Chris Rock Talks Race In America, The Death Of Robin Williams & How Social Media Has Affected The Laughter

In case you may have forgotten, iconic funny man Chris Rock proved years ago that he’s Never Scared, easily earning himself a seat at the table of comedic greats by tackling everything from race to political satire. In anticipation of his upcoming film Top Five (December 5,) he sat down for a hilariously insightful interview with New York Magazine to speak on America’s complicated history with race, fellow comedians Bill Cosby and Robin Williams and how Social Media has played a part in changing the industry.

Discussing ‘Race in America’ he touched on the lack of real progress that’s been made:

“… the thing is, we treat racism in this country like it’s a style that America went through. Like flared legs and lava lamps. Oh, that crazy thing we did. We were hanging black people. We treat it like a fad instead of a disease that eradicates millions of people. You’ve got to get it at a lab, and study it, and see its origins, and see what it’s immune to and what breaks it down.”

“When we talk about race relations in America or racial progress, it’s all nonsense. There are no race relations. White people were crazy. Now they’re not as crazy. To say that black people have made progress would be to say they deserve what happened to them before.”

“Owning their actions. Not even their actions. The actions of your dad. Yeah, it’s unfair that you can get judged by something you didn’t do, but it’s also unfair that you can inherit money that you didn’t work for.”

Speaking on the impact of Obama’s presidency:

“ say Obama is progress is saying that he’s the first black person that is qualified to be president. That’s not black progress. That’s white progress. There’s been black people qualified to be president for hundreds of years. If you saw Tina Turner and Ike having a lovely breakfast over there, would you say their relationship’s improved? Some people would. But a smart person would go, “Oh, he stopped punching her in the face.”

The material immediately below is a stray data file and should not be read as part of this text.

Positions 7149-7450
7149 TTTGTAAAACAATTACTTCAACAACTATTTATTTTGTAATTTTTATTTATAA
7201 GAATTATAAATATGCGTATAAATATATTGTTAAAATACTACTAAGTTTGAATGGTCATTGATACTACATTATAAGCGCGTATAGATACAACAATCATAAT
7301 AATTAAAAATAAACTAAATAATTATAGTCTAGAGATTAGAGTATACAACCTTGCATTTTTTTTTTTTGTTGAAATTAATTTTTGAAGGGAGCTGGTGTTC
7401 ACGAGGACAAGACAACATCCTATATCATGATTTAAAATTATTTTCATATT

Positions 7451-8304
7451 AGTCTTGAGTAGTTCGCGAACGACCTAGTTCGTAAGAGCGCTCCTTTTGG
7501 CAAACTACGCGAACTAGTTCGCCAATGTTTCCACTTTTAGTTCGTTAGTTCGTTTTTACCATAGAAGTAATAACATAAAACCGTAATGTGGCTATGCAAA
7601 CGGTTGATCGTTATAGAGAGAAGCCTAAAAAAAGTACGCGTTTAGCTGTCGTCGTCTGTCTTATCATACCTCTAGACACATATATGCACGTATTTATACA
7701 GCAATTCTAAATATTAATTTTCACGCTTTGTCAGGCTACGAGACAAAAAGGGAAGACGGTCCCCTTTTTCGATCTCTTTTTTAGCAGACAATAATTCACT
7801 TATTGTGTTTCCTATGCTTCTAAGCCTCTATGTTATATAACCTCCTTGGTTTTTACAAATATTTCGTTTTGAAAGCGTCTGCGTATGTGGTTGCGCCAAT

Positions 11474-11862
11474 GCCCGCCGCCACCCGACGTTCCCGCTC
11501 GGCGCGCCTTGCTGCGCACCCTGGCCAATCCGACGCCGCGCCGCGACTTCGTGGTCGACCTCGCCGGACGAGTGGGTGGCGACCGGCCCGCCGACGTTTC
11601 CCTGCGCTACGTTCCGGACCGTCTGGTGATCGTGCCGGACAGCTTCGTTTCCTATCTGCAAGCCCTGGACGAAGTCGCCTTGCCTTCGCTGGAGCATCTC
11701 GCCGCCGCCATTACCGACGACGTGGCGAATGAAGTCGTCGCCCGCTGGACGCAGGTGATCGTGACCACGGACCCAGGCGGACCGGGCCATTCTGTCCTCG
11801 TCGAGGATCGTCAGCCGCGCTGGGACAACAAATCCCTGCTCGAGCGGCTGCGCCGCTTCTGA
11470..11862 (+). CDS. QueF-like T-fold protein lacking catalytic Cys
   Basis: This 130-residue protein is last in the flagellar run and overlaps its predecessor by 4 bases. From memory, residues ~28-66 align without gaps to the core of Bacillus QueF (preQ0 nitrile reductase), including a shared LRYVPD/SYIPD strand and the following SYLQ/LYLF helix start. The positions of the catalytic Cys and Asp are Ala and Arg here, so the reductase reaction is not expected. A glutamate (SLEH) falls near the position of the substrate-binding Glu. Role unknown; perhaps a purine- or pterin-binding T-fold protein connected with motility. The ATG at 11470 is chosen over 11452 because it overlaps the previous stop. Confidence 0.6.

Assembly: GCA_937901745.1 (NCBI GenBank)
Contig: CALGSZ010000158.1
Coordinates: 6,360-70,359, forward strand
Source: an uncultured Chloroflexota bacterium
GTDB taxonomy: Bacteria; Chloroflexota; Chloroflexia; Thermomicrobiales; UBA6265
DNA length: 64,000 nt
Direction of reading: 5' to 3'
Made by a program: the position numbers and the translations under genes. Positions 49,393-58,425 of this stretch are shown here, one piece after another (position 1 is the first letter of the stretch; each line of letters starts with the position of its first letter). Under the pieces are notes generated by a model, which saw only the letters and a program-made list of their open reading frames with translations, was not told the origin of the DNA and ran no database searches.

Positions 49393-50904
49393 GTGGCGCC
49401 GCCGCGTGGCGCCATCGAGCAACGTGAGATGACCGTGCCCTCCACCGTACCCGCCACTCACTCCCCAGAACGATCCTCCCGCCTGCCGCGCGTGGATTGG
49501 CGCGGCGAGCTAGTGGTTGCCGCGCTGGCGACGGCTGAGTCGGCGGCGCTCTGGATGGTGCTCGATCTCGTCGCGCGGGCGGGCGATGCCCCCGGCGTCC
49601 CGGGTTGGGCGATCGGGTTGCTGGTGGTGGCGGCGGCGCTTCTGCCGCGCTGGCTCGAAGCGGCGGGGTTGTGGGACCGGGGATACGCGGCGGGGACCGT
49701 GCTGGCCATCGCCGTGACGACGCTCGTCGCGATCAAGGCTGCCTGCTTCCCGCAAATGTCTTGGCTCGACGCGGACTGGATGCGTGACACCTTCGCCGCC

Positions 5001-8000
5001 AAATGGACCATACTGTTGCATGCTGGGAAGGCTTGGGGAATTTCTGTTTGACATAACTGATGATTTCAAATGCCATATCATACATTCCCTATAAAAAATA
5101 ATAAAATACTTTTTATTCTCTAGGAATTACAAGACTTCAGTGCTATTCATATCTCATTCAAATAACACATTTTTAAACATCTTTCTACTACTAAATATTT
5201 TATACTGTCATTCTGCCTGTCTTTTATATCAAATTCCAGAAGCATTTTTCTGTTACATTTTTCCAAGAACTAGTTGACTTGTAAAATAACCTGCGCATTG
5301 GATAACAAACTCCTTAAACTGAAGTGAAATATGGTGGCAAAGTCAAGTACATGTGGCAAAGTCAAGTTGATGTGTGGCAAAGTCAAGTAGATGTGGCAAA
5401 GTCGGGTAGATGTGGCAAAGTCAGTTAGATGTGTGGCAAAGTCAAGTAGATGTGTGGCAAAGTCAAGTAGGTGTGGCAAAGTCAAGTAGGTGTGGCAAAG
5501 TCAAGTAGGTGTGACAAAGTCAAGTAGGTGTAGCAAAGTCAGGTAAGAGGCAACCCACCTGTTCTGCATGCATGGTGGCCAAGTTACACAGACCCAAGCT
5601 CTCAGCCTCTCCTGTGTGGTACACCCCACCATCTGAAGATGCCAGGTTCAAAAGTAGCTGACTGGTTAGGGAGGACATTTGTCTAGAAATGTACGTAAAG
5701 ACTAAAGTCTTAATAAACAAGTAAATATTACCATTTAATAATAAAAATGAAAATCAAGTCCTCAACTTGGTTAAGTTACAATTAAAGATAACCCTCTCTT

“I always say (Obama’s) cooler than most politicians, not as cool as actual cool people. He’s not cool like Jay Z’s cool. He’s not Eddie Murphy. But in a world of politicians…”

He also revealed how Social Media has affected the industry:

“I know Dave Chappelle bans everybody’s phone when he plays a club. I haven’t gone that far, but I may have to, to get an act together for a tour.”

“It is scary, because the thing about comedians is that you’re the only ones who practice in front of a crowd. Prince doesn’t run a demo on the radio. But in stand-up, the demo gets out. There are a few guys good enough to write a perfect act and get onstage, but everybody else workshops it and workshops it, and it can get real messy. It can get downright offensive… can’t think the thoughts you want to think if you think you’re being watched.”

His thoughts on the passing of Robin Williams and the ongoing controversy surrounding Bill Cosby:

“Comedians kill themselves. Talk to 100 comedians this week, everybody knows somebody who killed themselves. I mean, we always say ignorance is bliss. Well, if so, what’s the opposite? Some form of misery. Being a comedian, 80 percent of the job is just you notice shit, which is a trait of schizophrenics too. You notice things people don’t notice.”

“I don’t know what to say. What do you say? I hope it’s not true,” he said. “That’s all you can say. I really do. I grew up on Cosby. I love Cosby, and I just hope it’s not true. It’s a weird year for comedy. We lost Robin, we lost Joan and we kind of lost Cosby.”

Read the entire interview in full at

#InCaseYouMissedIt: Chris sits down with Sway to talk about the possibility of directing another CB4 film

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